}

ARMv7a assembly, with notes:

_ZN19__shared_weak_count14__release_weakEv:
.fnstart
@ BB#0: @ %entry
ldr r1, [r0] @bcraig note: it would be nice to combine this load with the ldrex
dmb ish @bcraig note: … and this barrier with the one in BB#2
cmp r1, #0
it eq @bcraig note: unsure of why this is here…
beq _ZN19__shared_weak_count21__on_zero_shared_weakEv
dmb ish
.LBB0_1: @ %atomicrmw.start
@ =>This Inner Loop Header: Depth=1
ldrex r1, [r0]
subs r2, r1, #1
strex r3, r2, [r0]
cmp r3, #0
bne .LBB0_1
@ BB#2: @ %atomicrmw.end
cmp r1, #1
dmb ish
it ne
bxne lr
b _ZN19__shared_weak_count21__on_zero_shared_weakEv

Aarch64 assembly, with notes:
_ZN19__shared_weak_count14__release_weakEv:
.fnstart
@ BB#0: @ %entry
lda r1, [r0] @bcraig note: it would be nice to combine this with the ldaex
cbz r1, .LBB0_3
.LBB0_1: @ %atomicrmw.start
@ =>This Inner Loop Header: Depth=1
ldaex r1, [r0]
subs r2, r1, #1
stlex r3, r2, [r0]
cmp r3, #0
bne .LBB0_1
@ BB#2: @ %atomicrmw.end
cmp r1, #1
bne .LBB0_4
.LBB0_3: @ %if.then5
b _ZN19__shared_weak_count21__on_zero_shared_weakEv
.LBB0_4: @ %if.end6
bx lr

I believe that you will see this transformation if you do a non-atomic increment on the loaded value and then a weak compare and swap to write the result back (with a back branch to retry if it failed). I’m not 100% sure though, because this will leave a ldrex that isn’t paired with a store / release in the case that the loaded value is 0 and some ARM cores don’t like it when that happens.

David


        ldr     r1, [r0]  @bcraig note: it would be nice to combine this load with the ldrex

I believe that you will see this transformation if you do a non-atomic increment on the loaded value and then a weak compare and swap to write the result back (with a back branch to retry if it failed).  I’m not 100% sure though, because this will leave a ldrex that isn’t paired with a store / release in the case that the loaded value is 0 and some ARM cores don’t like it when that happens.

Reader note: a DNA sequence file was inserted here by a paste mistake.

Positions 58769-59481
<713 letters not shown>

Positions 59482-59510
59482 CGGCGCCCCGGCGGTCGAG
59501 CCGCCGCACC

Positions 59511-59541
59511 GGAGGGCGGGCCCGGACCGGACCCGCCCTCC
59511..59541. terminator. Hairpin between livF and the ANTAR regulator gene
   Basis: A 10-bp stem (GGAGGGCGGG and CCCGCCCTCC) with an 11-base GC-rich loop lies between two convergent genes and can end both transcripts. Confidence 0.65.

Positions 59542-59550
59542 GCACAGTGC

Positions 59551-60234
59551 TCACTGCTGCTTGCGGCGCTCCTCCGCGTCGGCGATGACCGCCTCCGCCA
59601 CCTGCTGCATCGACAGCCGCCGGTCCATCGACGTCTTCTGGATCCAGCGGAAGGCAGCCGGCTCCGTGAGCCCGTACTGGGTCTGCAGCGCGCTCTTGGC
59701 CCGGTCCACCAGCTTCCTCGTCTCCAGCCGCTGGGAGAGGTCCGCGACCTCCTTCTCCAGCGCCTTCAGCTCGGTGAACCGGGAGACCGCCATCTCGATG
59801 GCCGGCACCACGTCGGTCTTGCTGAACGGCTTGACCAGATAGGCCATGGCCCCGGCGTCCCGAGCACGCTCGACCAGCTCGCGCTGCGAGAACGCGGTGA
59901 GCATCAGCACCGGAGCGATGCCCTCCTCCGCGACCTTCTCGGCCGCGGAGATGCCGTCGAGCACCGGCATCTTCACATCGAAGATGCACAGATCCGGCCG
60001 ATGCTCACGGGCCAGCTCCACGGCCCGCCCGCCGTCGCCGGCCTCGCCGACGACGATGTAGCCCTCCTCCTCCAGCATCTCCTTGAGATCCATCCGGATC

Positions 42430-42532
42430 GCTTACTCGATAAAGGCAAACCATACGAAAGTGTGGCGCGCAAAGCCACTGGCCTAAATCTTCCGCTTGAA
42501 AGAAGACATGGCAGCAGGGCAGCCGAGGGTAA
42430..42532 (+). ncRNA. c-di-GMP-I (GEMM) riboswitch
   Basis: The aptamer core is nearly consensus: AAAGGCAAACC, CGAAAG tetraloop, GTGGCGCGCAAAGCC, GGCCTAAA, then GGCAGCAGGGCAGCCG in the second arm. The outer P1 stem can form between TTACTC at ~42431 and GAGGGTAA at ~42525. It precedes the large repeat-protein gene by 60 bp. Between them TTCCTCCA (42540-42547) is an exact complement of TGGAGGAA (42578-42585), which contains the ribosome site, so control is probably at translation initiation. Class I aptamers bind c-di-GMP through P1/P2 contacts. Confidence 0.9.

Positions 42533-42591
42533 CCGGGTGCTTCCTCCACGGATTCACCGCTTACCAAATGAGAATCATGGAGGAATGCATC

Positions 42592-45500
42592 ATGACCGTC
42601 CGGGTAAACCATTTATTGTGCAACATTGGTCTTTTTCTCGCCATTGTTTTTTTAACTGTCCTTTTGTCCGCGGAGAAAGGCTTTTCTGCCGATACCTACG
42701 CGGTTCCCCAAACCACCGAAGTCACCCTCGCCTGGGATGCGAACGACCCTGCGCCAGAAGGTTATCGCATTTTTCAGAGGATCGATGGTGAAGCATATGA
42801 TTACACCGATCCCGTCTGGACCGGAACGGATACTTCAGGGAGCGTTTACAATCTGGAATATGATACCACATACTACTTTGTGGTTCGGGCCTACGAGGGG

No luck. With this body instead…
auto val = __atomic_load_n(&_shared_weak_owners, 2 /_AO_Acquire/);
while(val != 0 && !__atomic_compare_exchange_n(&_shared_weak_owners, &val, val-1, true /weak/, 4 /Acq_Rel/, 2 /Acquire/));
if(val == 0) __on_zero_shared_weak();

I still get ldr, ldrex, and barriers for both. Even worse, this approach makes x86 a lot worse. I get a lock CMPXCHG loop instead of a lock XADD.

Relevant review:

I just updated it with an extra benchmark. The performance of weak_ptr decrements on x86 did get significantly worse, but I think that’s a fair trade off. For every weak_ptr in the wild, there’s likely ten shared_ptrs that should be unique_ptrs that will benefit from this change.

That’s quite surprising (not the x86 part, that’s expected). The expand atomics pass is meant to merge qualifying load into the corresponding ldrex, though it might only work for a non-atomic initial load. I wonder if it would make sense for this pass to expand atomicrmw into ll/sc pairs as a first pass, run the other optimisations, and then collapse them again (actually, I think for ARMv<8.1 it does the expansion early already, but it’s been a while since I looked at the code).

David